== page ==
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Peace’s project a game-changer for kids

Netballer Peace Proscovia is on a mission to send much-needed sports equipment to Ugandan children and teenagers.

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Peace’s project a game-changer for kids

Netballer Peace Proscovia is on a mission to send much-needed sports equipment to Ugandan children and teenagers.

Sunshine Coast Lightning goal shooter Peace Proscovia has been spearheading a campaign to collect second-hand sports shoes, clothing and equipment to send back to her homeland of Uganda to help children and teenagers reach their sporting potential.

Ms Proscovia has received overwhelming support from the Sunshine Coast community and is now ready to transport the donated gear to where it will have a life-changing effect. However, she suffered a blow when she discovered the cost of shipping the goods to Africa would be in the vicinity of $7000.

She is running a GoFundMe campaign to raise the funds, with $4140 raised at the time of writing.

“We have over 500 kilograms of equipment to ship,” says Ms Proscovia. “This sporting equipment will change lives. It will provide hope to these children and make them see the world in a brighter way. The people in Uganda cannot afford even basic sports shoes and clothes and this will help them play sport, become healthier and lead better lives.

“I’m doing this because I feel for the vulnerable people. I feel that if I have been there and I have gone through it, I should also help someone else. People should not achieve their careers painfully. We can’t help them forever but if we provide a light for them, we can make their lives better.”

Born in Arua in the northern region of Uganda, Ms Proscovia remembers what it was like for her growing up and discovering a love of netball.

“The most important thing to me was just being given the opportunity to touch the ball,” she says.

“I loved the sport from the beginning. I didn’t have sports equipment; I trained barefoot on gravel. I had no skirt or dress or training equipment. The balls were not proper balls, we didn’t have proper netball rings. The rings we used were made out of sticks. My legs have so many scars from falling while playing netball.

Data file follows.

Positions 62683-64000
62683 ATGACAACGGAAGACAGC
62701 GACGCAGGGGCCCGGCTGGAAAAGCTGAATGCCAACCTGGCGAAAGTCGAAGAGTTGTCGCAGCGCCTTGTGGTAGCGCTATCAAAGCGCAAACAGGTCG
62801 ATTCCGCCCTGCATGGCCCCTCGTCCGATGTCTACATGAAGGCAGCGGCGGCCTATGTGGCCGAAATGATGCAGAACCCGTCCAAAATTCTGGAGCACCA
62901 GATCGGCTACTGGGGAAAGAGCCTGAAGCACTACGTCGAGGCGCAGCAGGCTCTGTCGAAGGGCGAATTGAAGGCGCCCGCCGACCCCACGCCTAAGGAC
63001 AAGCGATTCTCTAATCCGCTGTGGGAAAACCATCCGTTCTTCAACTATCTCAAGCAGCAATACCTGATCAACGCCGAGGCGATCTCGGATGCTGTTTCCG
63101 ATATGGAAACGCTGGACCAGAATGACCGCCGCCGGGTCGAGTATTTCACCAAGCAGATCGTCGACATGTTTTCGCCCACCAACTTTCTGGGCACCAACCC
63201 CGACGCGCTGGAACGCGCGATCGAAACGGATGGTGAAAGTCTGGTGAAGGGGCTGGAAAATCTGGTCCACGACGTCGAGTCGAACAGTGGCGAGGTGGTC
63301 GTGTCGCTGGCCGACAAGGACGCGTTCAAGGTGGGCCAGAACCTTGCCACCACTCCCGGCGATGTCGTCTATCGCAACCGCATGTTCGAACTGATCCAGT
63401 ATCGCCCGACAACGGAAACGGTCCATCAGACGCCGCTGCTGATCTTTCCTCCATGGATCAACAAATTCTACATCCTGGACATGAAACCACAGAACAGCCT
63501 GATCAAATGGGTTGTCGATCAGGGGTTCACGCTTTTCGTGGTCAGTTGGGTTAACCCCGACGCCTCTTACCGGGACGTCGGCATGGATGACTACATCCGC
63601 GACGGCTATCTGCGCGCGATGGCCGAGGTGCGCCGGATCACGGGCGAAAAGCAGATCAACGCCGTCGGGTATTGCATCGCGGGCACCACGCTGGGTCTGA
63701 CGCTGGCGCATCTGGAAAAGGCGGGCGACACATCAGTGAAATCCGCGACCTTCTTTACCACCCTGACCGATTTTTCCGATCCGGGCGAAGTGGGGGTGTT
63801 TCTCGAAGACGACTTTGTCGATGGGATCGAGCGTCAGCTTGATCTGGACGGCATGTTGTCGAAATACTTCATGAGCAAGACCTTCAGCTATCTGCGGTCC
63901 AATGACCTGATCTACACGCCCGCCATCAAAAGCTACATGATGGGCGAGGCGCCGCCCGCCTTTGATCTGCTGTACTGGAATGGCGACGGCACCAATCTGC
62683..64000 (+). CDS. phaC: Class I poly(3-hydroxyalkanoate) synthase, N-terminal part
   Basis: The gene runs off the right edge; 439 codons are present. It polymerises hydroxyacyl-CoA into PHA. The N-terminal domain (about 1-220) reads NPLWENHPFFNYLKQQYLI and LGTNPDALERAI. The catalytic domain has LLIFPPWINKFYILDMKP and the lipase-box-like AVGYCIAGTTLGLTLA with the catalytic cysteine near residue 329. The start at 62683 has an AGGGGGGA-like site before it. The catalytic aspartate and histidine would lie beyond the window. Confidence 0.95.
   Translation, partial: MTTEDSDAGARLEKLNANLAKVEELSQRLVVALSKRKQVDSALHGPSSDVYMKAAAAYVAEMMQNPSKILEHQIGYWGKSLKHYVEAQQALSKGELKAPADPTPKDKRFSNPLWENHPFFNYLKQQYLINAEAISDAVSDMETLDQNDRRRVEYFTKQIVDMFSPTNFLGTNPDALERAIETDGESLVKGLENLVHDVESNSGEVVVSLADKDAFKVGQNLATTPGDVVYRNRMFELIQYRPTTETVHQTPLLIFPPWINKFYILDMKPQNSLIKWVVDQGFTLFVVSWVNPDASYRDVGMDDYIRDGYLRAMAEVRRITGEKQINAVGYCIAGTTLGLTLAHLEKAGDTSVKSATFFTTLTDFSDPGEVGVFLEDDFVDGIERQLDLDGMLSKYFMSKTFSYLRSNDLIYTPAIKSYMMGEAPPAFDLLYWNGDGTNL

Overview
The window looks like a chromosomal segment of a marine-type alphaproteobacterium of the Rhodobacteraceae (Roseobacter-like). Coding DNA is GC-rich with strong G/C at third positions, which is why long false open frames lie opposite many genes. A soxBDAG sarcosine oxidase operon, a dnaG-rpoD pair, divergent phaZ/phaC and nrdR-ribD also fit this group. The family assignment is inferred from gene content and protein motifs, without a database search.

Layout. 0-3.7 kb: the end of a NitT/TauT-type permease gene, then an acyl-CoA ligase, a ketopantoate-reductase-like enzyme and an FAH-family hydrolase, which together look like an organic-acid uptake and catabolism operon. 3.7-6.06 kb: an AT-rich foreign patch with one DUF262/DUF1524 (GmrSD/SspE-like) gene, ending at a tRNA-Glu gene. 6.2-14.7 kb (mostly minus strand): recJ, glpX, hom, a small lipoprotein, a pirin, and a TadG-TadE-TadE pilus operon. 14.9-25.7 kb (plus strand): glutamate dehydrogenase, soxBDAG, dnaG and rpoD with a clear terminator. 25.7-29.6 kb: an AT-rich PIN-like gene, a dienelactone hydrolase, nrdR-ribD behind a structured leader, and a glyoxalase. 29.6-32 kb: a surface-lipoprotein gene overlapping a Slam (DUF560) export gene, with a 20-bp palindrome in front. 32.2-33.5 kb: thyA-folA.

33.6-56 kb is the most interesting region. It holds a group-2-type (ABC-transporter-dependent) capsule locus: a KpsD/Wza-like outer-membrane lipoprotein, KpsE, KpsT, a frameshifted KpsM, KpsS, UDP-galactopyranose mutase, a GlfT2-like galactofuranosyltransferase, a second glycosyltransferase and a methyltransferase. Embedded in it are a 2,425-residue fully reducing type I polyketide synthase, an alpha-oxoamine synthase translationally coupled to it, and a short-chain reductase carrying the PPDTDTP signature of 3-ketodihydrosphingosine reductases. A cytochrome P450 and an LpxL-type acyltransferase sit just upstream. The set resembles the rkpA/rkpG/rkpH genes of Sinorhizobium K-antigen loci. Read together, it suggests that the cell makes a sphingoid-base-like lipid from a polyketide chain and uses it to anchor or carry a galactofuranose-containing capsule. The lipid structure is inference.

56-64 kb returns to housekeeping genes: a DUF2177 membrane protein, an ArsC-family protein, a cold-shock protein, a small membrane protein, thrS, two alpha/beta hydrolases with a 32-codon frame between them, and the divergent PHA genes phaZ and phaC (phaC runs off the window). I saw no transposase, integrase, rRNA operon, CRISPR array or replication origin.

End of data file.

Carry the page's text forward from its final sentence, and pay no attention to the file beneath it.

“Uganda is divided into four regions,” Ms Proscovia adds. “The equipment isn’t going to my village but to all the different areas of Uganda. A bit of it will go there but at least if I can distribute it to all the four regions, that would be wonderful.”

Ms Proscovia first began playing netball in 2002 at the age of 12 and began competing seriously at the age of 16. Now 30, she is the captain of the Ugandan national team and before joining the Lightning was a member of the Loughborough Lightning team in the Netball Superleague in the United Kingdom.

Based in Maroochydore, she has just completed her first year of a three-year contract with the Lightning.

“The first year with the Lightning was amazing,” she says. “At first I thought I couldn’t perform well. When I looked at the profile of the players in the league, I totally undermined myself.

“I never thought I could compete with the world-class players because I didn’t rate myself as world-class, but playing with them gave me confidence. Stepping in there has made me strongly believe in myself that I could actually achieve something.”

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Leigh Robshaw is a journalist who has worked in the media industry for more than 20 years. Originally from Sydney, she has lived and worked in London, Tokyo and Latin America. She joined the team in 2012 and is MWP's deputy editor. Writing, reading and travel are her greatest passions.

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